In order to export fruit to a foreign country, an agreement must be developed and approved by both the U.S. and the importing country. The agreement can be as simple as agreeing to have shipments inspected prior to shipping and a phytosanitary certificate issued. However, sometimes a more official work plan must be negotiated. A basic export work plan can include post-harvest handling protocols, inspection protocols, cold room and/or fumigation chamber certifications, as well as transporting restrictions. Work plans often cover postharvest treatments, if any, how many leaves are allowed, and even stem length rules. The basic plan may also list quarantine pests of specific concern and specify declarations for the phytosanitary certificate. But a basic work plan generally does not include orchard requirements for pest monitoring, sampling, or control methods.

A Systems Approach work plan is more extensive than a basic work plan and includes provisions for orchard pest management and pre-harvest risk evaluations for the pest of interest. Codling moth (Cydia pomonella (L.)) is the primary pest of concern for Taiwan. The Systems Approach work plan spells out expectations for controlling the pest in the orchard and states that orchards must maintain all records related to those controls. A special evaluation must also be done to determine if the control program has resulted in a low-risk orchard before that orchard lot can be considered a candidate for Taiwan export.


So why is there a systems approach work plan for Taiwan? Here is some background about how it came to be developed.

Prior to 2004, the U.S. had a basic work plan agreement with Taiwan that included Codling moth on the phytosanitary certificate list of quarantine pests. However, there were 3 separate findings (detections) of Codling moth in 2004 crop fruit during inspections in Taiwan. This led to a requirement for stricter pre-screening methods for the 2004 crop fruit to re-open the export market. The stricter pre-screening method increased the cull fruit to be examined from 300 to 600. It is estimated that the industry lost nearly $26M in sales during the 4-month period the market was closed for discussion on the proposed work plan changes. The discussions led to the adoption of a Systems Approach work plan beginning with the 2005 crop fruit, addressing orchard certification through orchard and/or bin sampling, in addition to the increased pre-screening at the packinghouse. There were still 2 detections of CM, or “Strikes” – for the 2005 fruit crop, even with the new plan in place, leading to a bigger push for training, including maintaining records.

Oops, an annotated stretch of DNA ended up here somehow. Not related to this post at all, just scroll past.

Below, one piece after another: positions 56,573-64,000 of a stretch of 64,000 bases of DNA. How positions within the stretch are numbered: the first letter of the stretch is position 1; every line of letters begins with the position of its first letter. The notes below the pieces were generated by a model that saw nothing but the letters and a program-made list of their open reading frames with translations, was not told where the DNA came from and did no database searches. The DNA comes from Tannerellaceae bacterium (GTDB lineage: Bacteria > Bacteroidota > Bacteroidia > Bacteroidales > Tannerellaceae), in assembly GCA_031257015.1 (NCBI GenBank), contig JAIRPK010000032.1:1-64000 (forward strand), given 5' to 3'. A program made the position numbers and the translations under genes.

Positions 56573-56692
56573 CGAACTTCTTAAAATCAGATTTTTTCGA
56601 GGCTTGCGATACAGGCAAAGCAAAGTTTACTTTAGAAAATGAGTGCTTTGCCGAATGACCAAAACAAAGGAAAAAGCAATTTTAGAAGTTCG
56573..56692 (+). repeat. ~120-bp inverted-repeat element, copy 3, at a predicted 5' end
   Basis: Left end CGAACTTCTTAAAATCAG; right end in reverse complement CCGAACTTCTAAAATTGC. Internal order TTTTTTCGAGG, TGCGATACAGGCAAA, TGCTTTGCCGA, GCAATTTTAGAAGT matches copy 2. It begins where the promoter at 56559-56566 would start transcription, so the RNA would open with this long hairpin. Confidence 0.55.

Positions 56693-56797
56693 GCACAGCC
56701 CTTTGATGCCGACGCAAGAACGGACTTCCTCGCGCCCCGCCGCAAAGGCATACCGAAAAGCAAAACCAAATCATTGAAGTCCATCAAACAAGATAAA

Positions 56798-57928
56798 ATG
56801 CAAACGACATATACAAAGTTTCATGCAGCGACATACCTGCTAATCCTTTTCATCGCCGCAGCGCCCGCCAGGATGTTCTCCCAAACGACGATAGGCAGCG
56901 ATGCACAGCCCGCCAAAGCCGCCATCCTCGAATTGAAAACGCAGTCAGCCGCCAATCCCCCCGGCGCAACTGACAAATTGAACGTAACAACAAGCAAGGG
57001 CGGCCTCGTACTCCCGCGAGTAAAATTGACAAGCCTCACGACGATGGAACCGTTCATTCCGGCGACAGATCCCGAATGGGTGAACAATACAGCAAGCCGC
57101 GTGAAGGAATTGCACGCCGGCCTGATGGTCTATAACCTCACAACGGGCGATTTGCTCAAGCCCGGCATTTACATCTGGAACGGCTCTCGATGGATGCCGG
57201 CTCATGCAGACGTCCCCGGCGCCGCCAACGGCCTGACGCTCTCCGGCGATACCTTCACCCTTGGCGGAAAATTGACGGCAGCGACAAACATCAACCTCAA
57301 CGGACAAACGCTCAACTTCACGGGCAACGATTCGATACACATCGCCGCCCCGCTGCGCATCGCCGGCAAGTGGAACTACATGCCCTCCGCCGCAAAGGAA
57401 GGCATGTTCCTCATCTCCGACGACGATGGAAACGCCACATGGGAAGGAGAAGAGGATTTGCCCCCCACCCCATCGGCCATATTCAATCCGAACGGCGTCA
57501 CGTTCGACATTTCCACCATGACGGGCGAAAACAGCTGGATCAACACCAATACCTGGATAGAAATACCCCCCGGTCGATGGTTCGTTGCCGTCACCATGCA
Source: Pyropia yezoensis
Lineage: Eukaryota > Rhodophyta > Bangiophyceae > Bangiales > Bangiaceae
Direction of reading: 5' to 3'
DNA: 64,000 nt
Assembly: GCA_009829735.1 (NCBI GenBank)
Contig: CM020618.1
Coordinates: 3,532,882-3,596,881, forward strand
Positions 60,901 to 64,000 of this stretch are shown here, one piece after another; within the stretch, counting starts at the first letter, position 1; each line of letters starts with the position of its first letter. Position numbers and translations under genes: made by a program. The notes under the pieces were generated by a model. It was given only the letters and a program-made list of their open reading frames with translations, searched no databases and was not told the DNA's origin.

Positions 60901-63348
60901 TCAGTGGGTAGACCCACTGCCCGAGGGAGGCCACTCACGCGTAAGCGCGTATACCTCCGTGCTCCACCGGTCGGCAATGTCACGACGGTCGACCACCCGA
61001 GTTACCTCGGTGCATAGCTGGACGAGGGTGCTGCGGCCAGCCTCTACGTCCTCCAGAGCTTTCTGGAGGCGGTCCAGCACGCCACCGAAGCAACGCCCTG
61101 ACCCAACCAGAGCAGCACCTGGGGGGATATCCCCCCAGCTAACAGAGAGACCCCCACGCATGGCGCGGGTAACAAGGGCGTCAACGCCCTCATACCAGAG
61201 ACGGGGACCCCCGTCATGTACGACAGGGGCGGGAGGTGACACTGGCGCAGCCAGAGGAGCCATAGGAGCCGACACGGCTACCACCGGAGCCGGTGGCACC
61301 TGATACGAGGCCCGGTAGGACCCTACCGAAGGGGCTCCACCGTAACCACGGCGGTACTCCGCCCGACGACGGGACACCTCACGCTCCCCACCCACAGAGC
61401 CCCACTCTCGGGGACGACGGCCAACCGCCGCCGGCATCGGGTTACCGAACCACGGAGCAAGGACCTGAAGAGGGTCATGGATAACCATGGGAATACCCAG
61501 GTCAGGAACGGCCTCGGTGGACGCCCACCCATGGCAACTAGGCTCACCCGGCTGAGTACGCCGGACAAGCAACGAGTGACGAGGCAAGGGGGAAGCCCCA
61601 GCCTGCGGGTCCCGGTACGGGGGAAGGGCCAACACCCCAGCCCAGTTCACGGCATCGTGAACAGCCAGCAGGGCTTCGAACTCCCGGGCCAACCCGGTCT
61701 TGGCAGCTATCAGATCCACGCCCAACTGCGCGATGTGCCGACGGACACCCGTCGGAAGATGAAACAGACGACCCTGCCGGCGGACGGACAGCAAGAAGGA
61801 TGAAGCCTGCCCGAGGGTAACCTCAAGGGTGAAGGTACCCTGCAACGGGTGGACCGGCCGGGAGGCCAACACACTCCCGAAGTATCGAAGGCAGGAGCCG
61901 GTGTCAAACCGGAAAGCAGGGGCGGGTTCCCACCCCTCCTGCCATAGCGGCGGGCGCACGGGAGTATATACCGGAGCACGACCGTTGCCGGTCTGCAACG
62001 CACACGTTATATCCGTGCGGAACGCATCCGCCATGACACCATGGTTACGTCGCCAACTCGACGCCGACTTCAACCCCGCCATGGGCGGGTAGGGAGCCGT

For 2006, the USDA added the requirement for the training date to be written on the orchard sampling worksheet and bin sampling form to prove that the technician was trained. Two subsequent detections of codling moth in November 2006 resulted in the USDA changing the bin sampling requirement to a minimum of 150 bin fruit to be randomly sampled from within the bins, not taken off of the top, and cut and inspected.

In 2007, there was a double-strike in November. This meant that although there were 2 detections, the second occurred while the first was still under investigation, meaning it only counted as a single strike against the work plan. Basically, we got lucky given that the penalty for one strike is less severe.

In June of 2008, USDA and BAPHIQ (Taiwan’s Bureau of Animal and Plant Health Inspection and Quarantine) approved a revised work plan that moved some of the work plan parts around and clarified others. It also made changes to the portion of the plan dealing with the investigations into codling moth finds, by better defining the inspection service’s roll, and the timeline for submitting reports and lifting suspensions. The revised plan also clarified the use of fumigation in a new separate section of the plan. There have been no “strikes” since 2007, which led to the lessening of penalties for codling moth detection in the 2013 version of the work plan. The work plan is under constant scrutiny, however, and could be made stricter if the industry lets down their guard and ships fruit lots with live codling moth larvae.